The historian Ruth Leys points out that when Ekman began studying nonverbal behaviors including facial affect in the 1960s, there was a resurgence of interest in the emotions in the field of psychology following years of neglect, as a result of the work of Ekman’s mentor, the psychologist Silvan Tomkins. Leys explains that Tomkins, inspired by the Darwinian theory of evolution and cybernetic developments, proposed a new approach to the study of emotions. He put forward the idea that there is a limited number of basic emotions which evolution has defined as the organism’s universal response to the environment : fear, anger, distress, disgust, interest, shame, joy, surprise and contentment. Tomkins described these basic emotions as “discrete” and “connected” and as emotional programs located in the subcortical region of the brain, whose behavioral response and physiological expression, especially facial affects, are unique to each emotion (Leys 2010, p. 67-68).
Research on the expression and the interpretation of emotions was nevertheless ongoing all through the first half of the twentieth century, notably using sets of photographs of the facial affect of emotions as material support for experiments (McClain 2004). If the use of photographs as a tool to represent the emotions in the laboratory was not new when Ekman and Friesen published their Pictures of Facial Affect, the specificity of their photographic set resides in the fact that its images participate not only in a scientific rhetoric of proof or experimental methodology, but they also and above all constitute a black box (Latour 1995) that stabilizes and preserves the principle of the universality of the emotions. Ekman and Friesen’s photos of the facial expression of emotions have incorporated all the theoretical productions connoting them (Barthes 1961), that is to say, they include all the meanings resulting from the work on emotions conducted by these researchers. Through a process of translation and transcription (Latour and Woolgar  1988), the creative and interpretive elements of these images seem to have left room only for the reproduction of the “real”, thus allowing the use of a photograph of a facial expression of emotion to signify the emotion itself.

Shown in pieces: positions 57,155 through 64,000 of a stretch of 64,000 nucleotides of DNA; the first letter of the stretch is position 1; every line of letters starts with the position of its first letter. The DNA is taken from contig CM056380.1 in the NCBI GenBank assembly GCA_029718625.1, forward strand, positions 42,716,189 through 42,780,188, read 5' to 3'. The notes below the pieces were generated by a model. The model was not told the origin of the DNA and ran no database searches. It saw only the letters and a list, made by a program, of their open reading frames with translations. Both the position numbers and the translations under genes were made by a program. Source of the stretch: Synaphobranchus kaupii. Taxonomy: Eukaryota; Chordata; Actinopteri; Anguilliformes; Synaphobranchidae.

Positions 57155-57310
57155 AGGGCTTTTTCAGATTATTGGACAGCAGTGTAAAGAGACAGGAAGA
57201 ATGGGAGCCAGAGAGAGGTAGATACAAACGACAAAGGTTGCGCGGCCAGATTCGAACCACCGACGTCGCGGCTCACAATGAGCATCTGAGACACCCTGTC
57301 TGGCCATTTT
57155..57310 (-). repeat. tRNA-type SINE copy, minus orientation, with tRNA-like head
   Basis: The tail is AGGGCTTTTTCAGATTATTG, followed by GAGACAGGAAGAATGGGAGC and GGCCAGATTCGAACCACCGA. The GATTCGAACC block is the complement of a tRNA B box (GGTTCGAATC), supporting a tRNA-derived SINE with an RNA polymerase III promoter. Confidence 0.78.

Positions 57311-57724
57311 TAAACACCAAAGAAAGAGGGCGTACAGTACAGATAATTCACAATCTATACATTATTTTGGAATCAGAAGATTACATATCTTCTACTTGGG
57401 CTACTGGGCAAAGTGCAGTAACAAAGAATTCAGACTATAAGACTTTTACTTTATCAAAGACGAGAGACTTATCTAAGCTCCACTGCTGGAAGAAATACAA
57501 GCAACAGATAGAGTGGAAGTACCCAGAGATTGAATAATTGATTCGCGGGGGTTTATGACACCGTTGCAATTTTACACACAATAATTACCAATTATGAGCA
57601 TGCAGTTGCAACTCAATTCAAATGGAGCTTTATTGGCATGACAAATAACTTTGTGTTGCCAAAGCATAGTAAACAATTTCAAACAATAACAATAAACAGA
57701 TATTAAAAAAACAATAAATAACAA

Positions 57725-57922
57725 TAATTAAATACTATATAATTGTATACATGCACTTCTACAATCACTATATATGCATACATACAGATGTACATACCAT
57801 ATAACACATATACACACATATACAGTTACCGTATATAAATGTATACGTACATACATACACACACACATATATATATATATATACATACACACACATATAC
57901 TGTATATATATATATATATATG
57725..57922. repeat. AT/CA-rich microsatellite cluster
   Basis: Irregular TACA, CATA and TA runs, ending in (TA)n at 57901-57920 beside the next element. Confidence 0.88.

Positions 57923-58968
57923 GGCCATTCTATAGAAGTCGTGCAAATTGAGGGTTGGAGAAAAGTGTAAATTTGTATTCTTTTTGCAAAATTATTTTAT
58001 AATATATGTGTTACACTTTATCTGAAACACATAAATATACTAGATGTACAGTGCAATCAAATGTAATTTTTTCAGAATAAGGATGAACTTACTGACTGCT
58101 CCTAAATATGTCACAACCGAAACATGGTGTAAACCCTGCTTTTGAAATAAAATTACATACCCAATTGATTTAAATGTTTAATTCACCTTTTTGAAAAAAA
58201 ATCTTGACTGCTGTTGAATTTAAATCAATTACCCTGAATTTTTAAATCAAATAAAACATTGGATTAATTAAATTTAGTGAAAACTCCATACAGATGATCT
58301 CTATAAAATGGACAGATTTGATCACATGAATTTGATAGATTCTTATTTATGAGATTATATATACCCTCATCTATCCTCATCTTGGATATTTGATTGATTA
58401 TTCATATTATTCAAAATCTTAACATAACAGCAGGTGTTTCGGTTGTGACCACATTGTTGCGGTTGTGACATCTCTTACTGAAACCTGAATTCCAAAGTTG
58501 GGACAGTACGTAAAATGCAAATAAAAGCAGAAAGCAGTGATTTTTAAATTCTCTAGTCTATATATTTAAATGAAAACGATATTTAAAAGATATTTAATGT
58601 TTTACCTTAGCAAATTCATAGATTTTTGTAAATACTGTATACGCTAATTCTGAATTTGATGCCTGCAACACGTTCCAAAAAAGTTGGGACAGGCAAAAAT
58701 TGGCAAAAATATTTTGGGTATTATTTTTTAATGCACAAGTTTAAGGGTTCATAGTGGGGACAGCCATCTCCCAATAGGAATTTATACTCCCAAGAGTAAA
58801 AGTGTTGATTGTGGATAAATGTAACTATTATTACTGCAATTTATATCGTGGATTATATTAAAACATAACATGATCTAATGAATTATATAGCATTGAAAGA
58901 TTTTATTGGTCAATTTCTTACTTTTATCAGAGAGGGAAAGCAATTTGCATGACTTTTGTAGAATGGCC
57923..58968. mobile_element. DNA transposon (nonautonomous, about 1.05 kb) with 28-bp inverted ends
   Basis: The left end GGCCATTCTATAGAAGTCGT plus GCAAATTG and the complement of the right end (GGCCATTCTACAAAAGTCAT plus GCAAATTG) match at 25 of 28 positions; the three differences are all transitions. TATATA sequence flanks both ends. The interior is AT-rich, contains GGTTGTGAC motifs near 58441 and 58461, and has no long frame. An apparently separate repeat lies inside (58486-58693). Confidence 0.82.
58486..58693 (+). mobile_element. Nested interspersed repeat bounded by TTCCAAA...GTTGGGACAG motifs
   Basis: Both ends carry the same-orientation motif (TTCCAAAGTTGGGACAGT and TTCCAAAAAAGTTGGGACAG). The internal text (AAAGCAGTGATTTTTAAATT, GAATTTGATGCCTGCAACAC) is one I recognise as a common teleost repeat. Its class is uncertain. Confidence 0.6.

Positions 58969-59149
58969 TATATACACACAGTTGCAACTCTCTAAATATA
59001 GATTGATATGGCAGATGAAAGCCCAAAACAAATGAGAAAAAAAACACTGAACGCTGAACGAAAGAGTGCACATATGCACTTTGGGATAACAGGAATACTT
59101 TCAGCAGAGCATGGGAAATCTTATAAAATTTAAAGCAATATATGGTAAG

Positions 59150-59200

Now I turn to the dynamic process among researchers, discourses, images, actors and observers that participated in the production of these photographs which offer a relationship of identity with what they signify that goes beyond mere analogy.
The brochure that accompanies the set of Pictures of Facial Affect explains that,
With the aid of the best current technology in lighting and photography, more than a dozen persons were photographed repeatedly while attempting to express one of six emotions. Hundreds of photographs were studied over a period of several years to obtain a series which yielded consistent agreement among viewers about the emotion being expressed. […] Posers were trained to contract or relax different facial muscles associated with various facial expressions. Generally, posers were instructed to activate certain muscles rather than to pose a particular emotion. (Ekman and Friesen 1976, p. 1)